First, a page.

The year two thousand and twenty is drawing to a close much like it began: Stocks in a bull market, notching fresh all-time highs. These facts might seem somewhat unsurprising if it wasn’t for the historic events that occurred in the middle, namely the worst global pandemic in a century and the almost shockingly brief bear market that accompanied it.

There are many years that investors easily forget, but 2020 certainly won’t be among them. The S&P 500 has surged almost 65% since its March low and is on track to finish the year up nearly 14%.

The economy’s nascent recovery gets much of the credit for the market’s gains, as does a federal stimulus package, massive amounts of liquidity from the Federal Reserve and the rapid development of multiple Covid-19 vaccines.

Even ignoring the pandemic for a moment, 2020’s stock market defied expectations. The S&P 500 is up more than strategists forecasted this time last year (they called for an increase of about 5%), and it’s even having a better year than its historical average (about 10%). This is all despite a 34% drop in the spring from its February peak.

“One of the big takeaways from this year, after the worst of the pandemic became apparent, was the concept of resilience,” says Lisa Erickson, senior vice president and head of the traditional investments group at U.S. Bank Wealth Management in Minneapolis.

The economy, the stock market and Americans have persevered to various degrees following the “unexpected shocks” earlier in the year, Erickson adds. “People are resilient, and they try to right things to the extent they can.”

With that message of resilience in mind, here’s a look back at this year in the stock market.


The year will be bookended by two different bull markets, with a short-lived bear market in the middle. That scenario has happened before—most recently in 1987—but the speed of the market’s recovery was surprising but also somewhat typical.

The S&P 500 experienced its fastest-ever bear market, clocking in at just 33 days before its third-fastest recovery to a breakeven level in about five months, notes Sam Stovall, chief investment strategist at CFRA Research in New York. “Then we did what normally happens. Like the messenger from Marathon, the market collapsed from exhaustion,” he says.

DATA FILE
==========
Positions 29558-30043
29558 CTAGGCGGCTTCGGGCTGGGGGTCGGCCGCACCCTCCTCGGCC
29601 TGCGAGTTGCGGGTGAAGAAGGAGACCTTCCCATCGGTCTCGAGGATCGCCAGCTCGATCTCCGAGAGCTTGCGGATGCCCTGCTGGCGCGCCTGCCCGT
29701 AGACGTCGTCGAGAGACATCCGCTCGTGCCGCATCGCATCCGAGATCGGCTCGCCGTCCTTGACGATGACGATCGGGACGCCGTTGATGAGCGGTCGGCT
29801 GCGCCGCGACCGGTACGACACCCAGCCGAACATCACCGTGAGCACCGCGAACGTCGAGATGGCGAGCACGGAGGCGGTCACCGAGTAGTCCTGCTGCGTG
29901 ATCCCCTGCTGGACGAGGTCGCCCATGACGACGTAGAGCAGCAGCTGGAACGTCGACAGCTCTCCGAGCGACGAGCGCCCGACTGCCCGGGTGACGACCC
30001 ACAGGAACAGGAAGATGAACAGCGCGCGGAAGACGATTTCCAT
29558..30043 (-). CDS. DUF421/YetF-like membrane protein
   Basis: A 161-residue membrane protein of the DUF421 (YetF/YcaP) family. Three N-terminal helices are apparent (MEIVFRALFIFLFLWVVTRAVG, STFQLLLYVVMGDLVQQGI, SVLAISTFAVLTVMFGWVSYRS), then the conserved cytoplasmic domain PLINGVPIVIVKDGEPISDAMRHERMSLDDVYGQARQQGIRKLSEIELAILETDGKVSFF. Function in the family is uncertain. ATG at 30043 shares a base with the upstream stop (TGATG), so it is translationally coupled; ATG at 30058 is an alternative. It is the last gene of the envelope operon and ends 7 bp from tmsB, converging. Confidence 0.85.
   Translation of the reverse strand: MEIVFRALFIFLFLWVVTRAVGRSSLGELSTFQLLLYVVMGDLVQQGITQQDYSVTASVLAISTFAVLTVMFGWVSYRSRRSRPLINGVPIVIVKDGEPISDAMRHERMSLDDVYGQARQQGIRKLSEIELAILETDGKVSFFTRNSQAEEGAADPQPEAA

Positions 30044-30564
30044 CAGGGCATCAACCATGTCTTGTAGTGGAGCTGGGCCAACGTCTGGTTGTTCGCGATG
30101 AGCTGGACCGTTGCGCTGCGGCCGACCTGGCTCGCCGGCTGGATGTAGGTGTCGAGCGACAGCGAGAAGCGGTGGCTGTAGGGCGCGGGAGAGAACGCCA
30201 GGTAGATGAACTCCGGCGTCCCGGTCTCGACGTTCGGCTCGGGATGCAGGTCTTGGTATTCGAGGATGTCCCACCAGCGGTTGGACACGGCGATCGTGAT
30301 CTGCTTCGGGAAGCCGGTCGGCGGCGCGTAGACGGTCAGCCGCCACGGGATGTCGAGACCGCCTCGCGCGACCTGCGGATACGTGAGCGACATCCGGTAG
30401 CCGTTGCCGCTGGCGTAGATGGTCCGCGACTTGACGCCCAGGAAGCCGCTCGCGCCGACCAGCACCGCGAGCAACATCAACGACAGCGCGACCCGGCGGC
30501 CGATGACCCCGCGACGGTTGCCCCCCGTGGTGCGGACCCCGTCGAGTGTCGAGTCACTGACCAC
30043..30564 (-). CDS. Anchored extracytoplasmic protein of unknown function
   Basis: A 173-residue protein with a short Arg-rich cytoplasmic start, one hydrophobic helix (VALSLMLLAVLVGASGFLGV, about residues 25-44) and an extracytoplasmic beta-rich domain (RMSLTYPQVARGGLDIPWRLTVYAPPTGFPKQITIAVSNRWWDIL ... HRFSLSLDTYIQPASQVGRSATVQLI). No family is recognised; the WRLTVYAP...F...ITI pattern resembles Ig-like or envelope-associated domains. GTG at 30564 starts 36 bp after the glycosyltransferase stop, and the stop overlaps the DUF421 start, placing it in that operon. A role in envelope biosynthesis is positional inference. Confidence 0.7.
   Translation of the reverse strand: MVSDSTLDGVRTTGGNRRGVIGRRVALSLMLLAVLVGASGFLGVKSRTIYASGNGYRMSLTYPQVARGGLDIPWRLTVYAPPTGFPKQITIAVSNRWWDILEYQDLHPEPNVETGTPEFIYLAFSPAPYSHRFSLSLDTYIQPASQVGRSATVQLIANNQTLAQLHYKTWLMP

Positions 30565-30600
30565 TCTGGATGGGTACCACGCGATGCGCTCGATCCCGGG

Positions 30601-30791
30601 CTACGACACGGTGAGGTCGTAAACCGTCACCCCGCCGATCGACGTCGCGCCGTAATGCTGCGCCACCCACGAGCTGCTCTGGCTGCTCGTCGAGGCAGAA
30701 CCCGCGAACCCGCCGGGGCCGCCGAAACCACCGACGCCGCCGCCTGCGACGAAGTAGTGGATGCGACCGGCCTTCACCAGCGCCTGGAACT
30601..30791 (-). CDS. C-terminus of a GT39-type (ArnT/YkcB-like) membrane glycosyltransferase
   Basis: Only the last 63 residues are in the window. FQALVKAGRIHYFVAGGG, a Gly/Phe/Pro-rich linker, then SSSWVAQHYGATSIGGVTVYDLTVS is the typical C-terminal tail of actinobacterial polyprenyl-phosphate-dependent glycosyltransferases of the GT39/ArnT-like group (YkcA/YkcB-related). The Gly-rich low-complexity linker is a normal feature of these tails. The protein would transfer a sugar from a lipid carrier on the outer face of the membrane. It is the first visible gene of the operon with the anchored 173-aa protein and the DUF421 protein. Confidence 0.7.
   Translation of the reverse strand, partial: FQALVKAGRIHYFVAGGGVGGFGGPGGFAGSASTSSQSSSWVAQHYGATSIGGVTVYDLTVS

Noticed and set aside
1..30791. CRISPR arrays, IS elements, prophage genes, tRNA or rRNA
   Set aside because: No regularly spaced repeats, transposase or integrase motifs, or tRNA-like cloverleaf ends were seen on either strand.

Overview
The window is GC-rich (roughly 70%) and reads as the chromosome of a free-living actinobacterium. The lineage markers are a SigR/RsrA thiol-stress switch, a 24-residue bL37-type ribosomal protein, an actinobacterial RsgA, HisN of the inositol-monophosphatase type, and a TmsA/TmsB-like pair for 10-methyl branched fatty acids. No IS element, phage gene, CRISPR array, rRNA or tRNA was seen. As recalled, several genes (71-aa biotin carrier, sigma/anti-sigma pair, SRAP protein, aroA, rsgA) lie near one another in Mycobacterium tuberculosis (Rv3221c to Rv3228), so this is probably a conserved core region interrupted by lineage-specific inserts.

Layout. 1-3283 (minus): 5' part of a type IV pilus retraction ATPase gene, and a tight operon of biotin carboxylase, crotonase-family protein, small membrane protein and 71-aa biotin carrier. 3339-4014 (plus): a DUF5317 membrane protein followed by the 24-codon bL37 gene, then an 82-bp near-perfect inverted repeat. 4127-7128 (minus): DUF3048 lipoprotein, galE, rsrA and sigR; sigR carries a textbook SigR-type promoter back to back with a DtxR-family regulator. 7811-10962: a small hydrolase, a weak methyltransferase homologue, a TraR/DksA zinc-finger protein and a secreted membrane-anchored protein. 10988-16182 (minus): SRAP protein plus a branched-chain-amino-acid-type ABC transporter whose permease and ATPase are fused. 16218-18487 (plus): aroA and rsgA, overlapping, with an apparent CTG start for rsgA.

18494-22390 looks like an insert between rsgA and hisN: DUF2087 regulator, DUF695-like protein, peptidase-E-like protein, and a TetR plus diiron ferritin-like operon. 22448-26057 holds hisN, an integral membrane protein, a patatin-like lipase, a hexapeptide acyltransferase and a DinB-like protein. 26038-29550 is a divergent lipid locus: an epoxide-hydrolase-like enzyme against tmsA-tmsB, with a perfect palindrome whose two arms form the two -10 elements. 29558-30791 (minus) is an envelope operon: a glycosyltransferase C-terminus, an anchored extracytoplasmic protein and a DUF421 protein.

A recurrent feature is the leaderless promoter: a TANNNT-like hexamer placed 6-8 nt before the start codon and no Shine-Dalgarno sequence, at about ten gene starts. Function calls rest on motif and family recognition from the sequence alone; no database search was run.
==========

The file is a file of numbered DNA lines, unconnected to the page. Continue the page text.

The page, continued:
The S&P 500 fell 9.6% in a three-week span in September—nearly qualifying as a market correction—before once again rallying into the end of the year. Even with the U.S. elections looming in November and the more recent surge in Covid-19 cases, stock prices have climbed, and the market has reached new all-time highs.

“It goes to show that the stock market is pretty tough to take down,” says Neil Hennessy, chief investment officer of Hennessy Funds in Novato, Calif. “Businesses learn how to make money during good and bad times.”

Back in April, Andrew Mies recalls hosting a webcast with clients to discuss the market and the pandemic. The message wasn’t necessarily to go out and buy stocks, says the founder and chief investment officer of 6 Meridian, a wealth management firm in Wichita, Kan.

Rather, Mies says he was bullish about the success of an eventual Covid-19 vaccine. “Capitalism does work, and it responds positively to challenges. If you have an entire financial community going after a single problem, that’s going to get solved,” he says.

Sure enough, vaccinations in the United Kingdom began in early December, and President-elect Joe Biden has pledged to deliver at least 100 million Covid-19 vaccines in his first 100 days in office.


To people off Wall Street, one seemingly cruel twist of 2020 was the market’s rebound even as the overall economy languished: Nearly 5 million more Americans are unemployed now compared with February, and the end of the U.S. recession that began in February has not been officially determined by the National Bureau of Economic Research, which is tasked with tracking economic cycles.

That’s not altogether unusual, however. Past bull markets, including the prior one that began in March 2009, kicked off while the U.S. economy still was in a recession.

“A big takeaway from what happened this year is that market performance is not always tied to economic performance,” Erickson says. “The market was willing to look at this as a one-time event rather than something fundamentally wrong with the economy.”

However, there were some fundamental changes this year that are likely to be long-lasting. For example, many employees may “start to fight back” on the notion of returning to the office five days a week if they’ve enjoyed working from home, Hennessy says.